ATC140313: Report of the Portfolio Committee on Energy on its oversight visit to KwaZulu-Natal, Free State and Gauteng on 27 – 31 January 2014, dated 12 March 2014
Report of the Portfolio Committee on Energy on its oversight visit to
KwaZulu-Natal, Free State and Gauteng on 27 31 January 2014, dated 12 March
Purpose of the report
purpose of this report is to report back to the National Assembly on the
findings of the Portfolio Committee on Energys
visit to KwaZulu-Natal, Free State and Gauteng.
households have least access to electricity and provisioning it to them is a
great challenge. Extending the grid to every household in the country is not
feasible now for technical and financial reasons. The solar home system (SHS)
programme was designed to give more rural people access to limited electricity
until such a time that they get grid connections.
water heater programme is one of the benchmark renewable energy projects that
are managed by the Department of Energy in its pursuit to ensure SA has an
energy mix that includes clean energy. In 2009 the Minister of Energy stated
that The Department will ensure that one million solar water heaters are
installed in households and commercial buildings over a period of five years.
In the 2012/13 Annual report of the DoE, it was reported that to date
350 000 solar water geysers have been installed to date. In terms of the
Integrated National Electrification Programme, it was reported that close to a
million new connections were achieved over the past four years increasing
access to electricity to over 84%. Various challenges and successes were noted
here and the PCE planned to engage with both the beneficiary communities and
concessionaires/service providers to gain an overview of both successes and
of our renewable energy programme, Amongst the G20 countries, South Africa is
now recognised as the 9
most attractive investment destination for
the green economy and our programme was voted by the Global Leadership
Infrastructure Programme in New York as the best green energy infrastructure
programme in the world in 2012. In this regard out of the 93 bids received, 17
renewable energy programmes were granted preferred bidder status in round three
of the REIPPP. This follows up on the successful financial closure of round
one, where 1 416MW of projects from 28 bidders are currently under
construction and round two where a total of just over 1000 MW was approved. In
terms of cogeneration, the Minister has made a determination in December 2012
that 800 MW of cogeneration power will be implemented in South Africa and the
DoE has as its target in this area, to develop a strategy and plan for the
introduction of economic infrastructure as per the IEP/IRP.
of the oversight visit
Portfolio Committee on Energy will conduct oversight on various energy related
projects in a number of provinces. The Committee plans to firstly visit solar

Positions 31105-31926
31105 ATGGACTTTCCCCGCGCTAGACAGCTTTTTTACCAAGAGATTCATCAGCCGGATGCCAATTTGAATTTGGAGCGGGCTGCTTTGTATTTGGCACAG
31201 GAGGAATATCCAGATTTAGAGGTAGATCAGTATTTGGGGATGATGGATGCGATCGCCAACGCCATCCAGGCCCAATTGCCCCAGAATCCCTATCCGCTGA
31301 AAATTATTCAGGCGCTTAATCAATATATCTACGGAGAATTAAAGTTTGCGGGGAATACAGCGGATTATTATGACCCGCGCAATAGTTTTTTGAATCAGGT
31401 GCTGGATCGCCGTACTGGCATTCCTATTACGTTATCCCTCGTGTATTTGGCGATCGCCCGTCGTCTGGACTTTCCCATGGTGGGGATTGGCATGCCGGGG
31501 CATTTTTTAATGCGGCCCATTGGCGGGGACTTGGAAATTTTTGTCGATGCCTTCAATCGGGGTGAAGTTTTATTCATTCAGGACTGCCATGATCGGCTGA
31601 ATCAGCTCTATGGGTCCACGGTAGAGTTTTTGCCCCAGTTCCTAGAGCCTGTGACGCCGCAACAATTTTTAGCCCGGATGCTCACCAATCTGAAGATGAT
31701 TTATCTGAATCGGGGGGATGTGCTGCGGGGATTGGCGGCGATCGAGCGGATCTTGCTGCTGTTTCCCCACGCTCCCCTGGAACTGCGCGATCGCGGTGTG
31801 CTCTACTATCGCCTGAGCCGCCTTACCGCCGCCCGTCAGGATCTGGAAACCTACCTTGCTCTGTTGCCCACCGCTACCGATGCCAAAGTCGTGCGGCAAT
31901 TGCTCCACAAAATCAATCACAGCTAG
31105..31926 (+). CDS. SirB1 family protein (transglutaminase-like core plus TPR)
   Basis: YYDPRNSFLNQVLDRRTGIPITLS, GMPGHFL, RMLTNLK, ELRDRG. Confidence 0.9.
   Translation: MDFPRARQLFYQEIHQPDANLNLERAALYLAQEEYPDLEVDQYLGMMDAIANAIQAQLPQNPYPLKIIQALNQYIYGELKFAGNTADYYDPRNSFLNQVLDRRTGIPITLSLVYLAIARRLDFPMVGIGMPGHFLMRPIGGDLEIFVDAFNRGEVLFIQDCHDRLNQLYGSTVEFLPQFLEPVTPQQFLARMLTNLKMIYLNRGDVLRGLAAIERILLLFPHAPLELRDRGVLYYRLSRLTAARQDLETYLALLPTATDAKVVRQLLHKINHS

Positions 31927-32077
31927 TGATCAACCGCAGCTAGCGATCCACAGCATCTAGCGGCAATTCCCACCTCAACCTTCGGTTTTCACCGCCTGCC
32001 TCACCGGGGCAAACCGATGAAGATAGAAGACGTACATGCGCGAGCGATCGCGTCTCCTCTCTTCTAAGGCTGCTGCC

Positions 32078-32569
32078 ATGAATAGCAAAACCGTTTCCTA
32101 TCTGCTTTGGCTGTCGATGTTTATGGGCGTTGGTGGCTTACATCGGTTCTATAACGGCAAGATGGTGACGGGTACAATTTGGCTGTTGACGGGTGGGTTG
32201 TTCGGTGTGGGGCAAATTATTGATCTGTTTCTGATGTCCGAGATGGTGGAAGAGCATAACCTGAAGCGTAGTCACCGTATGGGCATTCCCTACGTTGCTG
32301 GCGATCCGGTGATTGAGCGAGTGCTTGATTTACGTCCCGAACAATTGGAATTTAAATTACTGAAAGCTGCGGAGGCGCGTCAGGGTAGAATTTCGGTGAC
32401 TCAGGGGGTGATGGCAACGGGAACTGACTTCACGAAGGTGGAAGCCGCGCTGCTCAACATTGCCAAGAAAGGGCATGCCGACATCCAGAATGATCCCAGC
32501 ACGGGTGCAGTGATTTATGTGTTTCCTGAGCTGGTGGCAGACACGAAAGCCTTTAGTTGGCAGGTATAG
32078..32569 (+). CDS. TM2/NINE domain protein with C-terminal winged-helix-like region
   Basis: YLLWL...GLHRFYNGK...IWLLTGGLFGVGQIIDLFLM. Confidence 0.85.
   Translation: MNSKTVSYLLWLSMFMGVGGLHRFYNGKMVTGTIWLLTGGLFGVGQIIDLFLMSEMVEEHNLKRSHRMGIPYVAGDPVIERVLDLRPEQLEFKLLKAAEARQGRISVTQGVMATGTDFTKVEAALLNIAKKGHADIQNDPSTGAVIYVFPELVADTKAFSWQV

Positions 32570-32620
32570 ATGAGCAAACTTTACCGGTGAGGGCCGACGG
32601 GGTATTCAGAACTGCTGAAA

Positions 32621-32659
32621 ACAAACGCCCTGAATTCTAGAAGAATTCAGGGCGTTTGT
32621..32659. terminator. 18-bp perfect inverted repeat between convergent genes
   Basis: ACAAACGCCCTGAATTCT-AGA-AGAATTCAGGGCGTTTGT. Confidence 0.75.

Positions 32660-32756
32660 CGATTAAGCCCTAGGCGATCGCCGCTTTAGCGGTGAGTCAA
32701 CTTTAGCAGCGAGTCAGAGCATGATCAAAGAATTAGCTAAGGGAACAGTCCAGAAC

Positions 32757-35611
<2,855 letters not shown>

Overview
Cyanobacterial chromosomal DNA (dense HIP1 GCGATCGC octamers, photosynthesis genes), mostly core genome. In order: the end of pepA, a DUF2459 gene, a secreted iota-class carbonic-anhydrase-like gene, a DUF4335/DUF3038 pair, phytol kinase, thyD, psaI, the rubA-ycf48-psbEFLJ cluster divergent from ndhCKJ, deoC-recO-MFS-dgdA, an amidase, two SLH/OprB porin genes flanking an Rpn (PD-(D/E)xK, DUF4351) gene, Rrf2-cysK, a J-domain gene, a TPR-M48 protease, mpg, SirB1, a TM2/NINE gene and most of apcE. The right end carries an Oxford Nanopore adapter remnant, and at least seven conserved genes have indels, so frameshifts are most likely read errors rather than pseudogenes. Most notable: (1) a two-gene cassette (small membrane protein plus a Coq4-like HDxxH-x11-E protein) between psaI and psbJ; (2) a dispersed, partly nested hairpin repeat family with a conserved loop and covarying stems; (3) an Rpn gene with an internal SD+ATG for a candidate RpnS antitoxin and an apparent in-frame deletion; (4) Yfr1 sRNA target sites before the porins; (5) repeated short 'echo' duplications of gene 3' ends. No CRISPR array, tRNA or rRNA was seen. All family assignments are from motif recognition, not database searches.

home systems that have been implemented in KZN. Further, the committee will
visit an area in the Free State where the Renewable Energy
Independent Power Producer Procurement
) is being implemented,
In Gauteng; the PCE will be holding public hearings on Transforming the gas
industry through partnerships and will further have a roundtable discussion
focusing on Cogeneration and tri-generation power initiatives and
partnerships. The week will end with a visit to Integrated National
Electrification Programmes (INEP) (and solar water heater programmes) in
Njikelana - Chairperson and Leader of the delegation
Hon GS Radebe
Hon N Mathibela
Tinto (joined delegation on 30 January 2014)
Ferguson (joined delegation on 30 January 2014)
Greyling (joined delegation on 30 January 2014)
Mr A Kotze
Rampersadh (Content Advisor)
Mr L Dodo
Mr T Gubula (Media - Parliament)
Ms K Barlow (Media - Parliament)
and the 28
January 2014 - KwaZulu-Natal visits
On the 27
and the 28
of January 2014, the
Committee visited non-grid electrification projects in Ndwedwe Municipality and
Msinga Local Municipality. The aim was to visit four Municipalities including
Nquthu and Maphumulo; however, this became impossible due to time constraints.
A summary of the visits is provided below.
It should be noted that Mr. Diana an engineer from UKZN was part of
the delegation at the invitation of the Chairperson.
Msinga Local Municipality meeting with stakeholders and
of Msinga was present and was requested by the Chairperson to welcome all
present. After the welcoming, the Department of Energy and Ukukhanya Energy
Services (KES) briefed the Committee as well as the various stakeholders
present on the non-grid electrification programme prior to the oversight
2.1.1 Briefing by the Department of Energy
Department of Energy (DoE) gave an overview of the Non-grid Electrification
Programme indicating that the project started in 2001 and the DoE is
responsible for the project.
Department highlighted the following regarding the project:
DoE appointed KES to install solar home systems. There are more service